The Devil’s Eye has a potentially interesting plot about a planet of 2 billion people about to be hit by a hypernova from a nearby star, buried by among other things, an irritating narrator, Chase Kolpath, her boss, Alex Benedict, and a focus on horror that’s completely out of place and context once you’re told what the actual threat is.
There are so many things wrong with The Devil’s Eye that it’s hard to know where to start, and most of them begin and end with Jack McDevitt’s limitations as a writer. McDevitt is a talented writer who works within very narrow limits. The Devil’s Eye is supposed to take place thousands of years in the future, but its society is almost exactly like our own. And when he sets out to describe a superior intelligent alien race with telepathic abilities, the Mutes, they also turn out to be just like us.
McDevitt insists on writing stories set thousands of years in the future, yet he can never create a believable future society, alien or human. Thousands of years in the future, everyone still listens to music from the 50’s and watches Broadway musicals. When hardly anyone does that today. And the aliens, they have beaches, backyard barbecues and small town mayors.
Television is the one constant in McDevitt’s novels. Almost everyone, everywhere watches television, even if they call it HV. Even the telepathic mute aliens watch it, and their version of television becomes the pivotal element in the plot as Chase wins over the aliens with an interview with their version of Walter Cronkite on their version of 60 Minutes. I wish I was joking, but horrifyingly I’m not. The analogy is actually right there in the book.
Then there’s the other problem with The Devil’s Eye. Vicki Greene. By rights, this should have been Vicki Greene’s story. She’s the one who discovers what happened and takes a great risk to get the knowledge out to someone. Instead it’s Chase Kolpath’s and Alex Benedict’s story. And Chase is annoying, a one dimensional female character as drawn by a man. It’s not that McDevitt can’t write believable female characters who have depth, he did it in the Roadmakers. Even his Academy series has believable female characters. But with Chase Kolpath, he seems to have taken the advice of Jack Nicholson’s character on writing women in As Good As It Gets. Alex Benedict isn’t much better, a thin shell in search of a personality. If Chase is supposed to play Watson to Benedict’s Holmes, it fails on both levels.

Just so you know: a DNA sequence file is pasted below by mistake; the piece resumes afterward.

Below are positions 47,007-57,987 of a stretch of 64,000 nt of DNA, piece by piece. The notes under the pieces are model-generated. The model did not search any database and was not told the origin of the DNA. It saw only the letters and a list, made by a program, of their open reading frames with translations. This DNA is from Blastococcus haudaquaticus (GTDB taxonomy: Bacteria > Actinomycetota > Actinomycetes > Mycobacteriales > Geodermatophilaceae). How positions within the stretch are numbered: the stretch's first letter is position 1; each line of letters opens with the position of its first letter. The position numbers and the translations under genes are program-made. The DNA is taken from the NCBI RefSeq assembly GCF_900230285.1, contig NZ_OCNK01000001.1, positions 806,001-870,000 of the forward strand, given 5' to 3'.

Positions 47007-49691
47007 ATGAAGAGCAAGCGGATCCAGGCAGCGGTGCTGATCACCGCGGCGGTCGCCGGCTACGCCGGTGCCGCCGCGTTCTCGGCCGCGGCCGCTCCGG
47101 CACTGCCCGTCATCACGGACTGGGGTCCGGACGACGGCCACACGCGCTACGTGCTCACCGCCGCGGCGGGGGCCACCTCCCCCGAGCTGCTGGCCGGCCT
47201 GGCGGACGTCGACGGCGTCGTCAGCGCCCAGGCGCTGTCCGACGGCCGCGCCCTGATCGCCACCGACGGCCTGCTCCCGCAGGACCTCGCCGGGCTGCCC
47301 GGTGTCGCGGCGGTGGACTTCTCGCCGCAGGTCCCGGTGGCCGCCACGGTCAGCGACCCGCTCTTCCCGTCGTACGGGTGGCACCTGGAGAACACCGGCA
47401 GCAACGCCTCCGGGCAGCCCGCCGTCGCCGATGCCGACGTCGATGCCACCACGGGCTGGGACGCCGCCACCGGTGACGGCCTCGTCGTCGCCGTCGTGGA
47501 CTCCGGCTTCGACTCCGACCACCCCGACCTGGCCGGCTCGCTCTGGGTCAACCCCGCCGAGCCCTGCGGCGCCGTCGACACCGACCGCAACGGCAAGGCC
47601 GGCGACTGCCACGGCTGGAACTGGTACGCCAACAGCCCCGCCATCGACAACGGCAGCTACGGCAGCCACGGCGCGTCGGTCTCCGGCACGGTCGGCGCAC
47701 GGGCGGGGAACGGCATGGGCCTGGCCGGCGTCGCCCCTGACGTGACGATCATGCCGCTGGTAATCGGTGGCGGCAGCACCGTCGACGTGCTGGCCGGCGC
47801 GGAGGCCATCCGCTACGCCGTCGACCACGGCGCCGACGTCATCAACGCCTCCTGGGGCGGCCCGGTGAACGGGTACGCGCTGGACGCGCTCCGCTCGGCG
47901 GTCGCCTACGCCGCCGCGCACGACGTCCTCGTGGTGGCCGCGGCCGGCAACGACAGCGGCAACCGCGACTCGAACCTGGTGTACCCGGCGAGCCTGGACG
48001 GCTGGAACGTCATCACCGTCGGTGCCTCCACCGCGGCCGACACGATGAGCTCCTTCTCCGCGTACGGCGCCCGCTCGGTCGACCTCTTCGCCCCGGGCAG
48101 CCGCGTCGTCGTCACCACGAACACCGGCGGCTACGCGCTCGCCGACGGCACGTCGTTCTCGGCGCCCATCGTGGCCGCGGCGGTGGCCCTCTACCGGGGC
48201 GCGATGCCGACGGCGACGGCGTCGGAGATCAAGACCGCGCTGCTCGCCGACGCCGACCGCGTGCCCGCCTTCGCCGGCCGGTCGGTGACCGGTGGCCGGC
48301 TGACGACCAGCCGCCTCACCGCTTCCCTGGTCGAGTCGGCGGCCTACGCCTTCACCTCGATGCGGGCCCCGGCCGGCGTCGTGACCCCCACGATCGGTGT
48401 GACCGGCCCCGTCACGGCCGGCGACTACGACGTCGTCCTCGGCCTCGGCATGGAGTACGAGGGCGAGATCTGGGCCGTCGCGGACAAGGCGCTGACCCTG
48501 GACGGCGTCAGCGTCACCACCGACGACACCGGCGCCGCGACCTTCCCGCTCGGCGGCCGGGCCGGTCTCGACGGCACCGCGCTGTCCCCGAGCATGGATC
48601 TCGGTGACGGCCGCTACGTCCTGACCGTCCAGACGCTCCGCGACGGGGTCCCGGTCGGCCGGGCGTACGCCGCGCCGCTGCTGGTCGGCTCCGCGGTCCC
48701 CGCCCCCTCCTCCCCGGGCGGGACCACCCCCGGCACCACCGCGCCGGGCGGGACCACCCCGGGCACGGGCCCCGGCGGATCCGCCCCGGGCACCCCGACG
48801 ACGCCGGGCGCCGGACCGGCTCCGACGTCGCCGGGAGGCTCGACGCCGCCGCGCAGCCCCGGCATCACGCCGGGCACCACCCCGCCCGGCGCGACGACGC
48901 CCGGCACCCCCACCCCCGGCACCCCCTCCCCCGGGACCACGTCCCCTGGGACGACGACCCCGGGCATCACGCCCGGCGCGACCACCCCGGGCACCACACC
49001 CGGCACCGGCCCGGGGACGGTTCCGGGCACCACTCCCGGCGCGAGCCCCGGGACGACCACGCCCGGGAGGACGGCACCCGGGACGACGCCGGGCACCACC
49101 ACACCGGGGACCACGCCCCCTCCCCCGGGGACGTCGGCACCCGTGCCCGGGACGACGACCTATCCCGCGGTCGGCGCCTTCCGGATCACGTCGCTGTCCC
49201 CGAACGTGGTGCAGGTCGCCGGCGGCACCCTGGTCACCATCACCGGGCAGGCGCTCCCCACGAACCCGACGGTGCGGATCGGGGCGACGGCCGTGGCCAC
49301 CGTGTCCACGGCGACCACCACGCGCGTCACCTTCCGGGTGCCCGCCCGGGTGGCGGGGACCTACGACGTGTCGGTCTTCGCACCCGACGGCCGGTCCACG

Then there’s the horror element in The Devil’s Eye. It might have seemed like a good idea to McDevitt to tell the story that way from a horror angle, too bad he doesn’t seem to know what horror is. His excerpts from Vicki Greene’s novels either read like the excerpts from his usual archeology books or from really awful romance novels. At the end we’re told that Greene goes down as one of the literary giants of the age. If that’s so, the hypernova didn’t go far enough in destroying the entire galaxy. There’s no actual horror angle here, which makes a 100 or so pages of Alex Benedict and Chase Kolpath touring haunted sites at odds with the rest of the book.
There’s a brief period in the middle half of the book that has Chase and Benedict on the run from the authorities who are trying to cover up the imminent death of most of their population that’s exciting and actually gets at the meat of The Devil’s Eye. What do you do when a planet of 2 billion is threatened with death. Except McDevitt mostly ignores the question and shifts the terrain from the rescue effort to the Mute planet. Then he throws in a shield that can stop the radiation and saves Salud Afar from any and all harm.
The Devil’s Eye might have been a better book with a different narrator and with a focus on the actual crisis.